Playing a lead role in recycling
French actor and environmental activist Samuel Le Bihan (pictured, left) has unveiled a prototype machine which he claims is capable of transforming a kilo of plastic, via a distillation process, into 500 grams of diesel in just one hour.
Named Chrysalis, the machine was invented and developed over three years by Christopher Costes, a technician at the Earthwake association which the actor founded in order to help recycle plastic polluting oceans in Africa.
“The goal of the association is to develop technologies to re-use plastic waste and stimulate collection, and therefore to recycle waste to create an economy, because in my opinion the real solution to this waste problem will be economic,” said the 52-year-old actor at the machine’s unveiling in Antibes.
The next step, he said, is to manufacture a larger machine that would be transportable to a polluted area.
City boosts its eco-credentials
Niort in Deux-Sèvres (Nouvelle-Aquitaine) has become just the 11th French city to be awarded a third star for its ‘Eco-clean City’ label, awarded by the Association des Villes pour la Propreté Urbain.
The reward for its 49 street cleaners – who studied which streets should be cleaned every day, every week or every quarter – comes thanks to a range of measures using sustainable development, including waste sorting, electric or hybrid cleaning vehicles and wastewater recycling.
The city hopes to gain its fourth star in 2019 – this can be attained by involving the local community more in its approach to sustainability.
No butts, this is more than a token gesture
Since last June, the Leclerc supermarket in Quimperlé, Finistère, has been recycling all the cigarette butts collected on site. They are sent to Bourg-Blanc near Brest where the MéGO factory gives them a second life, at a cost of €8.70 per kilo.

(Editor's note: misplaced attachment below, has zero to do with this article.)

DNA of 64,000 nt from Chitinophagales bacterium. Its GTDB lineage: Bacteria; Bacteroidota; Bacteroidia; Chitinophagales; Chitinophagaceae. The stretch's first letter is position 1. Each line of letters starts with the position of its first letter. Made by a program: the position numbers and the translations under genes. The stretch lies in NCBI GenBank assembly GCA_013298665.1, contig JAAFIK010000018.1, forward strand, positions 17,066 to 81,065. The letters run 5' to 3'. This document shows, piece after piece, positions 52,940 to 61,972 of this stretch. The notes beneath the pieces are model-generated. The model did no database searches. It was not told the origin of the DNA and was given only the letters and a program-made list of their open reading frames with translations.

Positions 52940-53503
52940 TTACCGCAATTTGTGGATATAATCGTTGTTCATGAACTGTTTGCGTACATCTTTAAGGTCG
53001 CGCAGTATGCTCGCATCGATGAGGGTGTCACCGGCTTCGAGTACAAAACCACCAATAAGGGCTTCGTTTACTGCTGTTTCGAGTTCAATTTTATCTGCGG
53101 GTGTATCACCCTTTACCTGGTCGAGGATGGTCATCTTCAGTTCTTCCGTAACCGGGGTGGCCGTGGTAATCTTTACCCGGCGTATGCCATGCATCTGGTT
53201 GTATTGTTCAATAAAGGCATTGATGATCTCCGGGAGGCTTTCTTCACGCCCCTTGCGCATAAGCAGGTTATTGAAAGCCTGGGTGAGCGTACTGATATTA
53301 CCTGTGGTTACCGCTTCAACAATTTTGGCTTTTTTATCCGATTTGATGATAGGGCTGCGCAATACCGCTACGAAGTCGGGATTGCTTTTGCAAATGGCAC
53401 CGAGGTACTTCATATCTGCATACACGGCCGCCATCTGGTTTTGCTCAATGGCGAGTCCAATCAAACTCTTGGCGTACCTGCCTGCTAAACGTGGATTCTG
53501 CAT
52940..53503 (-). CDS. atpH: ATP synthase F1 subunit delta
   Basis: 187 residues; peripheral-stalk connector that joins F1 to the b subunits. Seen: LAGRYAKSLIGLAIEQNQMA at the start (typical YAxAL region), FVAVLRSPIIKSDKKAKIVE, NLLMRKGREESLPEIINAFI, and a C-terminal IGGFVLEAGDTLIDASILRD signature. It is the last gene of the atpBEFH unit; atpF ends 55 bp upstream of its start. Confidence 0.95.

The plant is the only complete cigarette butt recycling company in France and it receives between 30,000 and 50,000 cigarette butts every day.
The hypermarket, which produces 970 tonnes of waste per year, including 72kg of fag ends, is constantly looking for “solutions to reduce this mass”, explained Nicolas Simon, its quality manager.
After being sorted, the butts are ground down and all chemicals and tar removed. The material then passes through four water treatments before being dried, heated and compressed to solidify it. This material is then used to make ashtrays and street bins – or, in the case of the Leclerc store, shopping trolley tokens.
Department ‘en Gard’ against road rubbish
Transport authorities in the Gard have installed signs on departmental roads to encourage motorists to stop throwing their waste out of their cars.
Vincent Tourreau of the roads maintenance team said: “You can’t imagine what you can find in ditches. Sometimes my teams find tyres or refrigerators.
Of the awareness-raising campaign, the vice-president in charge of infrastructure and travel, Martin Delord, said the message to road users is simple: “Roads are not dustbins! People can wait until they have a bin to throw away their rubbish.”